Julia Mulligan

Police Commissioner officially starts charity race

9 September 2013

Julia Mulligan, North Yorkshire’s Police and Crime Commissioner, last Saturday officially started two charity events organised by the Independent Domestic Abuse Service.

Police and police staff were showing their support for the campaign against domestic violence by taking part in charity events in York.

Julia Mulligan, North Yorkshire’s Police and Crime Commissioner
Julia Mulligan, North Yorkshire’s Police and Crime Commissioner

The first of the events was a 100km cycle ride which started at 8.30am, taking in Easingwold and parts of the Howardian Hills. The second was a more gentle 10km walk. The cyclists left Millennium bridge in York at 8:30 and the walkers at 10:30. Julia started both races.

The aim of both events is to raise funds for children who’ve lived with domestic abuse. The event was a great success last year when a team from North Yorkshire Police joined around 150 other people taking part in the event, which raised approximately £18,000.

The walk was in and around York and there were plans to provide a treasure hunt to keep children interested!

Detective Chief Superintendent Simon Mason, Director of Crime for North Yorkshire Police, said:

It is important that we support any initiative that raises the awareness of the issue of domestic violence. The Independent Domestic Abuse Service is a key partner and I am pleased that we are able to give our support to such a worthwhile cause.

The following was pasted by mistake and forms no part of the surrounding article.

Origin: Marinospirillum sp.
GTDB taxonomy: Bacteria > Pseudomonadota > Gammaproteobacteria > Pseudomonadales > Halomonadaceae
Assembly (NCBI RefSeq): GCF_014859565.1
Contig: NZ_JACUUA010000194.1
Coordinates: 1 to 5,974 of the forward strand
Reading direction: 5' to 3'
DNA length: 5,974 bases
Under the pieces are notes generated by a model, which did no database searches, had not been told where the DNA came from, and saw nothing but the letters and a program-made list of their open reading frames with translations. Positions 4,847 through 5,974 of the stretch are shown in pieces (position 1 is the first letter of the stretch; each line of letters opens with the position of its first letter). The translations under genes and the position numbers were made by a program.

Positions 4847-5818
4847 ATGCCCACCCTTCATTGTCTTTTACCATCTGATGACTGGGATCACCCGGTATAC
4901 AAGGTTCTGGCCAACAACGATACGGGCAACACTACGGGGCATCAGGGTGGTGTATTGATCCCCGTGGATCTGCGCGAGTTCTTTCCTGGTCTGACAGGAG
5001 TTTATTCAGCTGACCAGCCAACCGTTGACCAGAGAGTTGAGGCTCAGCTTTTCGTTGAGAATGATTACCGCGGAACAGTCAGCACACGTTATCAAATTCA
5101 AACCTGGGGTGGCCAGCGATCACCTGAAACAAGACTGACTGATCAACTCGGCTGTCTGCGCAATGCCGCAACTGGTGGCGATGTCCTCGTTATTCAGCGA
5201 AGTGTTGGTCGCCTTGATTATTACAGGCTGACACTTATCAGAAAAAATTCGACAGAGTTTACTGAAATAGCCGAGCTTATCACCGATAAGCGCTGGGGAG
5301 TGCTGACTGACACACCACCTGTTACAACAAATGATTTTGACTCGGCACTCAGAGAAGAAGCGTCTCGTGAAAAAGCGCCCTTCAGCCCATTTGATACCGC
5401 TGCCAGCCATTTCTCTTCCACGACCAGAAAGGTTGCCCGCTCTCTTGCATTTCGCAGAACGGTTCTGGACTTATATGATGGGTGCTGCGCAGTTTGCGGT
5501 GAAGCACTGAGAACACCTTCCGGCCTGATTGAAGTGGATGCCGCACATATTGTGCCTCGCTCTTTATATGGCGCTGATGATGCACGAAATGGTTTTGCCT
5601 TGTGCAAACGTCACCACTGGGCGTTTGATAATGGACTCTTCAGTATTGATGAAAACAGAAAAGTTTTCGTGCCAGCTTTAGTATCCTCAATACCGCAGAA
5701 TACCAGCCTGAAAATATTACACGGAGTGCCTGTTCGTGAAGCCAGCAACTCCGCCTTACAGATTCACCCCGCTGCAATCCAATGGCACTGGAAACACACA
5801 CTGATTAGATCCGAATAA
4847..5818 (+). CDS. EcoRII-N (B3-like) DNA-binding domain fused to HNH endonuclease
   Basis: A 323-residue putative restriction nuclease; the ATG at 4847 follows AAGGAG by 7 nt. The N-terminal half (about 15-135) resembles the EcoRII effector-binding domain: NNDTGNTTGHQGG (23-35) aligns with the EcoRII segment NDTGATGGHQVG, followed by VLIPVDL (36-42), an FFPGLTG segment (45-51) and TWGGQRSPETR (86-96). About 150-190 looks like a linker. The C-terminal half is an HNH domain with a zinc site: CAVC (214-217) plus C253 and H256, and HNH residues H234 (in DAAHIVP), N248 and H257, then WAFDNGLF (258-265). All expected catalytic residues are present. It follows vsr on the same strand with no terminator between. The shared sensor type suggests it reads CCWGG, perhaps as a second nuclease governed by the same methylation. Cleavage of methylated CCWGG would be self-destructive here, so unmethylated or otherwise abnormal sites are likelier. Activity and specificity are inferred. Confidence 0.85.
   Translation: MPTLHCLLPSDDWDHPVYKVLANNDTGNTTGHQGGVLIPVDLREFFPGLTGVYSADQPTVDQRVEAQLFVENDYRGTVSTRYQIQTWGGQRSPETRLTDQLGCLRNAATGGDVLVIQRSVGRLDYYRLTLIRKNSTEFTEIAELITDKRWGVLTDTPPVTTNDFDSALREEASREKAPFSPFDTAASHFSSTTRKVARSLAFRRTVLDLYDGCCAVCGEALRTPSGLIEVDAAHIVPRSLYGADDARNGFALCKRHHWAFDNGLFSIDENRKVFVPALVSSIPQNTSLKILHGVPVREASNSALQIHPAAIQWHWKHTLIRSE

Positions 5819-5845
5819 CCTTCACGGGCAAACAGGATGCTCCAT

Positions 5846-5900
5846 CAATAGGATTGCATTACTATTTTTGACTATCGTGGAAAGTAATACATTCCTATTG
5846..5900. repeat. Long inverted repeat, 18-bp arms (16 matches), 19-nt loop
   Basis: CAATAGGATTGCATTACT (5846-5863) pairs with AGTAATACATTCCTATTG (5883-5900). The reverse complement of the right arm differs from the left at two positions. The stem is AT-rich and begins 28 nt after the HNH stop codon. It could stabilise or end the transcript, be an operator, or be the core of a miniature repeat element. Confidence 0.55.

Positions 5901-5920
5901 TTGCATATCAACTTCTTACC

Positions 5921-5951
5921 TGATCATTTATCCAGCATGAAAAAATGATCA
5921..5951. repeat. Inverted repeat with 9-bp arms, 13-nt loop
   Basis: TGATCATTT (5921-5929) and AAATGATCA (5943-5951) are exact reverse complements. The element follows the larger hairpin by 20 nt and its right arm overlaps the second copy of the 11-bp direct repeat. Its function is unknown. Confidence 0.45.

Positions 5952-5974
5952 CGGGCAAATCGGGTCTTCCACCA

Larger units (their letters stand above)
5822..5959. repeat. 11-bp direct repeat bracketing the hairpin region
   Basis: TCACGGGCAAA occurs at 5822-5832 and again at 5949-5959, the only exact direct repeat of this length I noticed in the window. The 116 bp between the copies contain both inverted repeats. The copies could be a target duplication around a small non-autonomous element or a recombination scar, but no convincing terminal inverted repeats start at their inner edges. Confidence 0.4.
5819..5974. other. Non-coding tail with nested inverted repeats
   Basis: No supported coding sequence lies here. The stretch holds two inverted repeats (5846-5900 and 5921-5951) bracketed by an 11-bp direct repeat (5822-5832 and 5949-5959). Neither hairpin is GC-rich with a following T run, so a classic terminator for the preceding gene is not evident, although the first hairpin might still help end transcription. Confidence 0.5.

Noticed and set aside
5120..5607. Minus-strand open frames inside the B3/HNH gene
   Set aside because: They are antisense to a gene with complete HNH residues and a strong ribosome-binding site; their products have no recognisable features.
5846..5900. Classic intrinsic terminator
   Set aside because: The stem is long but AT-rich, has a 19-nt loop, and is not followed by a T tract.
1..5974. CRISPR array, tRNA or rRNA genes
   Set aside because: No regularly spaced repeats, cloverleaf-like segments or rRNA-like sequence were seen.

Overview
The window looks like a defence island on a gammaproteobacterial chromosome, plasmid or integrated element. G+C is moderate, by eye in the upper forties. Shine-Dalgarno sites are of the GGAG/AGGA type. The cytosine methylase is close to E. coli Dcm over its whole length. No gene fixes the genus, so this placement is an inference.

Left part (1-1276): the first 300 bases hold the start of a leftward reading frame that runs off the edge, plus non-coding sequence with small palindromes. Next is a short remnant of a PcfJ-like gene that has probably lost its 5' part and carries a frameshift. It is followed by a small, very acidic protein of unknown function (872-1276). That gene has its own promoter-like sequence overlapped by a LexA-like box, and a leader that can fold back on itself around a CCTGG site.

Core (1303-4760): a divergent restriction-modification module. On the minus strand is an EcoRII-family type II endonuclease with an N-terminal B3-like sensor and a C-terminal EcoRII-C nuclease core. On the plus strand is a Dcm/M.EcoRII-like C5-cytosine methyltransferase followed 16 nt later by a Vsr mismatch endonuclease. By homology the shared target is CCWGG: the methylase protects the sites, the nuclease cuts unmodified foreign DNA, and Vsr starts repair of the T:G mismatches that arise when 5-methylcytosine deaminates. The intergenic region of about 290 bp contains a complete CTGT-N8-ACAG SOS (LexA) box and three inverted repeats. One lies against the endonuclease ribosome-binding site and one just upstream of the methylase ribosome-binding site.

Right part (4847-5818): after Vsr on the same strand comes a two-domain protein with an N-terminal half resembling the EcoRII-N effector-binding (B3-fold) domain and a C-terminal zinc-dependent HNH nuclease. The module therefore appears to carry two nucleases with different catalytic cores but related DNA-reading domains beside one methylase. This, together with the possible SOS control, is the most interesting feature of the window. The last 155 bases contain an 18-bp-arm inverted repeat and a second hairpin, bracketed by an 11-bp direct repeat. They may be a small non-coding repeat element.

Sarah Hill, Director of Independent Domestic Abuse Service, said:

I am very pleased that North Yorkshire Police are taking part in these fund raising events.

We work closely together to help support those who suffer domestic abuse and the money we raise will fund the services IDAS offers.


Julia Mulligan, Police and Crime Commissioner for North Yorkshire, said:

Sarah and her team did a great job last year raising money for this very worthy cause, and I hope this year we can do even better.”

Domestic abuse can have lifelong consequences, especially for children who have to live through it, and helping to support them through their ordeal and beyond couldn’t be more worthwhile.

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